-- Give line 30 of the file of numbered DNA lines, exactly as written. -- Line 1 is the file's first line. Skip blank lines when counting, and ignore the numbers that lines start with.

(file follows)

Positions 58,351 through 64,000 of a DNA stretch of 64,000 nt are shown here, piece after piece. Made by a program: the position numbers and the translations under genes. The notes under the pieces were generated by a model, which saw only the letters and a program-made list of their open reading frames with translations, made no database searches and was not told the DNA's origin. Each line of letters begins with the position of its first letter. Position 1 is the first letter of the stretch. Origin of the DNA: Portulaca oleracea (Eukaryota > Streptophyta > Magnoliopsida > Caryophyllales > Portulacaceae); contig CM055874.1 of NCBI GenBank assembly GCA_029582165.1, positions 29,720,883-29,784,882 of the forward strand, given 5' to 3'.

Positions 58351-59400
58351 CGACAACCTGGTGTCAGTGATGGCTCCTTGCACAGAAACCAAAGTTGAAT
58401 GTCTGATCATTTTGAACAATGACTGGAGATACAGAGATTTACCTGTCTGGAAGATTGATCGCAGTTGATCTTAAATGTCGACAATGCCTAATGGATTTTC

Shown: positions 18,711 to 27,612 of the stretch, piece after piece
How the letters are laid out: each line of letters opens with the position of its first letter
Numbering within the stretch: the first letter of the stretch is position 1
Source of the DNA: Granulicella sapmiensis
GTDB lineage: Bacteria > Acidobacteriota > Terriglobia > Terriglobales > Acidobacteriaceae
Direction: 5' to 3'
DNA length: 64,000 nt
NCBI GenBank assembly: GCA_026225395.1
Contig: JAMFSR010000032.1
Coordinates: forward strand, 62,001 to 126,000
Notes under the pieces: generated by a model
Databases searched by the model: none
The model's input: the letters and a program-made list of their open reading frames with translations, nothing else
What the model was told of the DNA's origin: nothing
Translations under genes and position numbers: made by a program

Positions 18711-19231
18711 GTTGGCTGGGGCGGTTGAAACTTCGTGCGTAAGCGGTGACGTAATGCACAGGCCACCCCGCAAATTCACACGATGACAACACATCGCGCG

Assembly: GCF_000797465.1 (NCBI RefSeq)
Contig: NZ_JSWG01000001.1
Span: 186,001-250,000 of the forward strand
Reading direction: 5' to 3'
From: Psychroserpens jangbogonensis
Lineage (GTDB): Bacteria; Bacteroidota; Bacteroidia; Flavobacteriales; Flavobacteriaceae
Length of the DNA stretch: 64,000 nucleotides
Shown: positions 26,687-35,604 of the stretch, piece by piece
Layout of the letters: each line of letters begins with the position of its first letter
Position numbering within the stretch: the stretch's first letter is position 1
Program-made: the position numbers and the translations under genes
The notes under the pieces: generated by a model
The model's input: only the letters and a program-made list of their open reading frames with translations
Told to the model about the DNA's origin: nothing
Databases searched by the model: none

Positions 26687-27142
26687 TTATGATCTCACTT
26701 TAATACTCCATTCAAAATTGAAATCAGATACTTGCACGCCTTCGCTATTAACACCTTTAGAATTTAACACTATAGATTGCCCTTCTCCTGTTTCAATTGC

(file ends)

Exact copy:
Layout of the letters: each line of letters begins with the position of its first letter